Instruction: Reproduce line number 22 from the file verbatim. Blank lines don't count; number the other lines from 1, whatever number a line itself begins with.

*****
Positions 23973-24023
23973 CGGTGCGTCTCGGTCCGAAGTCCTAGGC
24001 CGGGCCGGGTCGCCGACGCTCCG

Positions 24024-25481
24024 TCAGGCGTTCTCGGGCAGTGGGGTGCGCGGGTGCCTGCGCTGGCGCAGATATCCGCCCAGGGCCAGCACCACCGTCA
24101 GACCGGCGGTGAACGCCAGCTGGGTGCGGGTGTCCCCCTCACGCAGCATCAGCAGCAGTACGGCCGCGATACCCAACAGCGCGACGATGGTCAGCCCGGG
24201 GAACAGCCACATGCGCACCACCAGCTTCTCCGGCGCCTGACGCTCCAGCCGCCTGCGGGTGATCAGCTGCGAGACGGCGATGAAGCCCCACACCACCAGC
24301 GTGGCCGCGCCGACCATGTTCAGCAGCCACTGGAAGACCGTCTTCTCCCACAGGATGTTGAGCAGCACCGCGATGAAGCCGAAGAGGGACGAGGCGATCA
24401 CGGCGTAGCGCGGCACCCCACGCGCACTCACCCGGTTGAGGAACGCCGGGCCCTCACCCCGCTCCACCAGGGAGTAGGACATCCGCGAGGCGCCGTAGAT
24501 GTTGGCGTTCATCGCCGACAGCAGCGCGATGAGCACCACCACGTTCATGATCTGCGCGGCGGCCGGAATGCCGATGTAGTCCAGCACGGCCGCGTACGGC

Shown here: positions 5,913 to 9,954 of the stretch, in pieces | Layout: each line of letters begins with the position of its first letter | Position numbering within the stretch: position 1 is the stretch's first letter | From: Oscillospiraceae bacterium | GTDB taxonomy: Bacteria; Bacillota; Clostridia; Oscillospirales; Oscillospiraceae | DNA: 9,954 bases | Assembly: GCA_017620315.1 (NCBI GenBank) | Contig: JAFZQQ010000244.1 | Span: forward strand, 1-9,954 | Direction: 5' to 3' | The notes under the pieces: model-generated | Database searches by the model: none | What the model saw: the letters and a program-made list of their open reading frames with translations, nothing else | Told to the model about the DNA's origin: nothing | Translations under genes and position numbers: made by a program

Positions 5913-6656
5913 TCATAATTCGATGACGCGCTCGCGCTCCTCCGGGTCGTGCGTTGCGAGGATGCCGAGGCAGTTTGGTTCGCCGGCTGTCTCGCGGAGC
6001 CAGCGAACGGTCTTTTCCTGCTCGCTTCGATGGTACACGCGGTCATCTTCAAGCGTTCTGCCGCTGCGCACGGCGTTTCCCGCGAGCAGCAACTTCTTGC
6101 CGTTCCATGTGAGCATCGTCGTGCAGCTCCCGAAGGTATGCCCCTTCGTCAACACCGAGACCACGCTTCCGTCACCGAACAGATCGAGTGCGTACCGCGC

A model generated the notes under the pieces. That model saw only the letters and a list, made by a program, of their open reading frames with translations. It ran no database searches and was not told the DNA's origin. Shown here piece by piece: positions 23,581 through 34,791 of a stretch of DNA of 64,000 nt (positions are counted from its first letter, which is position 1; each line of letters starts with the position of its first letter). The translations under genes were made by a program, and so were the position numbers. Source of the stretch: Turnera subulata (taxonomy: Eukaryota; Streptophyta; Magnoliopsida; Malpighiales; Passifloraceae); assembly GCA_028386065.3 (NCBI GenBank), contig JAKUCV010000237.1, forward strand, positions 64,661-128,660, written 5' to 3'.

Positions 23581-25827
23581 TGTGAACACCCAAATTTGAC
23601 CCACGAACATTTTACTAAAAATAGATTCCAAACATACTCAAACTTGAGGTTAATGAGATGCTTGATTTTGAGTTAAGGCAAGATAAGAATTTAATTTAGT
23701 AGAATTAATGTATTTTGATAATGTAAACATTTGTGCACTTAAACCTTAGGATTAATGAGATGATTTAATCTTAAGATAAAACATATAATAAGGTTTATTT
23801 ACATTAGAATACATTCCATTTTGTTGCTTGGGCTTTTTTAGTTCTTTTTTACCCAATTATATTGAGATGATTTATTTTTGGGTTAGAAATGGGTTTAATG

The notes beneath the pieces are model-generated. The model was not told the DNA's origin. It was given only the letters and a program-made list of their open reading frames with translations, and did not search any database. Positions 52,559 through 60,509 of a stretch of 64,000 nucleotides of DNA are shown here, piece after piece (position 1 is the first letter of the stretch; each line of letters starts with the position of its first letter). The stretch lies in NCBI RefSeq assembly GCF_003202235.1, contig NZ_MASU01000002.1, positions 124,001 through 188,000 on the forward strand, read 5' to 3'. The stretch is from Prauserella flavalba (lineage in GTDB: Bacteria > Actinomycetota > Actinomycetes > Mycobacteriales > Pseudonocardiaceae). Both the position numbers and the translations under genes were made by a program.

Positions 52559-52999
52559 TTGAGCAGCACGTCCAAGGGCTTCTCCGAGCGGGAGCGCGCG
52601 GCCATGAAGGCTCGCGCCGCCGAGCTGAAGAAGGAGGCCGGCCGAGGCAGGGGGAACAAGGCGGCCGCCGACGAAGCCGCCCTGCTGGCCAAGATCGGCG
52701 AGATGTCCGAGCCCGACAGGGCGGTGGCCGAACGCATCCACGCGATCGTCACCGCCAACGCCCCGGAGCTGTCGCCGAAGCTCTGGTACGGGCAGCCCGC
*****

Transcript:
The notes beneath the pieces are model-generated. The model was not told the DNA's origin. It was given only the letters and a program-made list of their open reading frames with translations, and did not search any database. Positions 52,559 through 60,509 of a stretch of 64,000 nucleotides of DNA are shown here, piece after piece (position 1 is the first letter of the stretch; each line of letters starts with the position of its first letter). The stretch lies in NCBI RefSeq assembly GCF_003202235.1, contig NZ_MASU01000002.1, positions 124,001 through 188,000 on the forward strand, read 5' to 3'. The stretch is from Prauserella flavalba (lineage in GTDB: Bacteria > Actinomycetota > Actinomycetes > Mycobacteriales > Pseudonocardiaceae). Both the position numbers and the translations under genes were made by a program.